The doctors told me at best I’d need a transplant but basically the last words were “get your affairs in order.” This photo was taken a few days ago in Istanbul Turkey. This year I sold everything and decided to travel and visit all the places I write about in my books! I’m now in my fourth month!! I’ve written my personal story it’s available on Amazon LOVE the Beat Goes On, and has inspired many! But I’m writing this to let you know not to give up hope!!!

I went to work with a shaman in Arizona in 2008. I never had a transplant nor any operations. The last thing I did before I started this trip was to visit my cardiologist in Puerto Vallarta where I lived. He said “you will always have some left bundle blockage but your heart is functioning at 86% normal! And it’s been that way for several years! Live and enjoy your life!”

This is what I wish for all of you!

 

How do you do that thing you do so well?

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It’s a common question asked by those who want to write a novel. I hear this all the time on Quora. Where do you begin? How? Where do you get your ideas? Do you plot? Do you ‘wing-it?’ How do you do that thing you do–so well?

Let’s talk about my latest release, SILK ROAD Code Raven 6. It’s a great example of my personal writing process and may help you to get started on yours!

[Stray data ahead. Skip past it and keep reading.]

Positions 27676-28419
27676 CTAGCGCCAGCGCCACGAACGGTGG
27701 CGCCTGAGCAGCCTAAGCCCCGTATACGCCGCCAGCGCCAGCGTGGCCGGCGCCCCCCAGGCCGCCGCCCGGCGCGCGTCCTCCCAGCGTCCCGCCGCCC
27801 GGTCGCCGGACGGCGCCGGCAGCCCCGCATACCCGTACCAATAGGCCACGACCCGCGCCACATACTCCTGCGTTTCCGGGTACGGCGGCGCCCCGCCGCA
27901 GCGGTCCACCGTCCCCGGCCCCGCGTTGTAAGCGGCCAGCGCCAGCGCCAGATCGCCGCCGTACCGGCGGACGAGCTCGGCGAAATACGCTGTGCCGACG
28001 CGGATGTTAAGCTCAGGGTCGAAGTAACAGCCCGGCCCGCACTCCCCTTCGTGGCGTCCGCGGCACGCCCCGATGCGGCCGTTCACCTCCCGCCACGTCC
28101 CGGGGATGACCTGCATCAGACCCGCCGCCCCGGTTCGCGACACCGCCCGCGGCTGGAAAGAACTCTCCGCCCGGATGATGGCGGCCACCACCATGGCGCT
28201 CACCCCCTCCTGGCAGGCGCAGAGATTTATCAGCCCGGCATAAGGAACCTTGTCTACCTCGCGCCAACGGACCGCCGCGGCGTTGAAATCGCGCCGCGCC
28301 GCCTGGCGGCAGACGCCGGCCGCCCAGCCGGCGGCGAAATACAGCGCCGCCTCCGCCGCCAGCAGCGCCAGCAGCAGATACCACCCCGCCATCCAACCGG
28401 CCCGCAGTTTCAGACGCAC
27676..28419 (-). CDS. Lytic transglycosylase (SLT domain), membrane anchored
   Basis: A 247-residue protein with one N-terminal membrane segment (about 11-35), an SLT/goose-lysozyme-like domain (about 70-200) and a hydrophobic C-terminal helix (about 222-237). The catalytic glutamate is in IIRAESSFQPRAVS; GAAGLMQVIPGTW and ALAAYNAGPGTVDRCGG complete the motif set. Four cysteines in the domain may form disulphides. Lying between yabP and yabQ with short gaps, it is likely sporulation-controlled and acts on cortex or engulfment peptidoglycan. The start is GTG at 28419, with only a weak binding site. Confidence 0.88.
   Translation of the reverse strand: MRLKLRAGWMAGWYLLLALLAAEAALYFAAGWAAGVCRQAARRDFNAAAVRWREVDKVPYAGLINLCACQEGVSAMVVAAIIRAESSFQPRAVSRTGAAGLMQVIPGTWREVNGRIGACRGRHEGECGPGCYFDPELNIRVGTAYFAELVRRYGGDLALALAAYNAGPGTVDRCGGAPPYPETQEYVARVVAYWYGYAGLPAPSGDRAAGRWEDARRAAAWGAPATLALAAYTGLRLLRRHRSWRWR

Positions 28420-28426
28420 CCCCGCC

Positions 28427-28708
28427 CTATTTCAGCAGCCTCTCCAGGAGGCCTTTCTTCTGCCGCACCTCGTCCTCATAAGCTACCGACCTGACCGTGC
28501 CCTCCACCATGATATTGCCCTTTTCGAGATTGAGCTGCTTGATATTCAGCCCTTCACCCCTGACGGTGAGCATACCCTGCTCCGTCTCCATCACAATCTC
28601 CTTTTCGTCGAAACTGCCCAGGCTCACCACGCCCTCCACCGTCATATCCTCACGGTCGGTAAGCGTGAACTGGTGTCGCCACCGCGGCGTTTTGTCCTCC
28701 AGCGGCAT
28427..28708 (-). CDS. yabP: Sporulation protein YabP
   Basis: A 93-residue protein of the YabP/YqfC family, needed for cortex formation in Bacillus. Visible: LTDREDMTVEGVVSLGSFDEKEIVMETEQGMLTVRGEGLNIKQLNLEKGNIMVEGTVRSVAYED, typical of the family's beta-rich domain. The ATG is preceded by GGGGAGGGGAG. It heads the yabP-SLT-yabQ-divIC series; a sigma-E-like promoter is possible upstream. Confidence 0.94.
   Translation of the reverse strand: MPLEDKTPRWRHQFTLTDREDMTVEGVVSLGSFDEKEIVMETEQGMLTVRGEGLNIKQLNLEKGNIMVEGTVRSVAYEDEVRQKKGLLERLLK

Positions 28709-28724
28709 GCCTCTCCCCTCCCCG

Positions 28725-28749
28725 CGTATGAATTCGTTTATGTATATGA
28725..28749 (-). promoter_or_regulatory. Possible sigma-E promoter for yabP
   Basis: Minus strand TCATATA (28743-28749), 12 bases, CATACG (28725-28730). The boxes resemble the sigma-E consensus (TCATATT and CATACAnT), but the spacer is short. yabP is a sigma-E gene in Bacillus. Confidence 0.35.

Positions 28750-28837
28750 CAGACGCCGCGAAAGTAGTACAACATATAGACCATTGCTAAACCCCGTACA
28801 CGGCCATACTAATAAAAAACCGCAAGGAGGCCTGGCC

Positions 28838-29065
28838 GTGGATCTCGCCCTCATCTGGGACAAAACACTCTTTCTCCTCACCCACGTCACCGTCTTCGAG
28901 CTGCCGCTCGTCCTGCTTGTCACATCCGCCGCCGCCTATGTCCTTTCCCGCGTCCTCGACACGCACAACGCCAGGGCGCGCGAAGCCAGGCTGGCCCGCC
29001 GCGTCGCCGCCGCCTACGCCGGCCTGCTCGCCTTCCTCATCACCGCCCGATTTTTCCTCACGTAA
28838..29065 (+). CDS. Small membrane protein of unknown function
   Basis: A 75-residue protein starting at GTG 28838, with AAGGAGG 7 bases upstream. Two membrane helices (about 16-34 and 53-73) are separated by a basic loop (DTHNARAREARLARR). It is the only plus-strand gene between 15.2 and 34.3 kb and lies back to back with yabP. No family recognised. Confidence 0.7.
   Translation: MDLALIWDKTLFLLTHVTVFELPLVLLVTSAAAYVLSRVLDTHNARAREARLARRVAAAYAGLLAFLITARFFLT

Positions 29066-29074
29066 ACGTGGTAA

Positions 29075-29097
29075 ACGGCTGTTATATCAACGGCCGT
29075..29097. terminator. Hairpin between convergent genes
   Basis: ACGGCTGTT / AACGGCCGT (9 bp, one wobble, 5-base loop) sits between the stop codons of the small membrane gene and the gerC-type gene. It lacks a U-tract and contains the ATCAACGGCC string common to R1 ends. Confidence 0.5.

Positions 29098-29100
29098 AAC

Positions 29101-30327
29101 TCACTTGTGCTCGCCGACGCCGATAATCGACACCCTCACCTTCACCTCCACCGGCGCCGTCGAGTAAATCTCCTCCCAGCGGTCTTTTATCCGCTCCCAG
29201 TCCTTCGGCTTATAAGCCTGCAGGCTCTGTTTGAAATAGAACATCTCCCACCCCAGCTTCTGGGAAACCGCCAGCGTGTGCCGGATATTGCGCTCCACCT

It starts with a word. I asked a friend, fellow author, to give me a country. In this case, it was Kyrgyzstan–a country that had no meaning to me. If you’re familiar with the Code Raven Series, you would know that not only do I love my characters and develop them further with each story, but I also love to take them to different countries around the globe to get into–and out of–trouble!

In my research about Kyrgyzstan, I came across the history of how this country was once a part of the Soviet Union. I already had a rough idea of the Russia/Asia part of the world but didn’t know much about the terrain. If you are anything like me, once you go on the world-wide-web, one search turns into another, and another, and before you know it, you’re off on a tangent for no particular reason. In my case, my interest was piqued by the crime lords who moved in to fill the void of a legitimate government. Corruption of all types runs rampant in this predominately Muslim country.

At this point, I became intrigued by the historical implications of this centuries-old area and the original Silk Road–the trading route moving through Asia from the East to the West.

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Without giving away the plot, let’s just say that I became intrigued by the human condition and in particular how turmoil and greed affect women and children around the globe.

HERE’S MY PROCESS:

  1. Out comes the excel spreadsheet. 
  2. Usually, I reprint the Characters names across the top of the sheet so I don’t mix up attributes, history, or activities, timelines, etc. This is important when writing a series. You would work the same way as you introduce new characters in your novel even if it’s a stand-alone book. I also used this process on my memoir LOVE The Beat Goes On
  3. Chapters numbers down the left side column.
  4. Next column a key phrase to summarize what will happen in that chapter.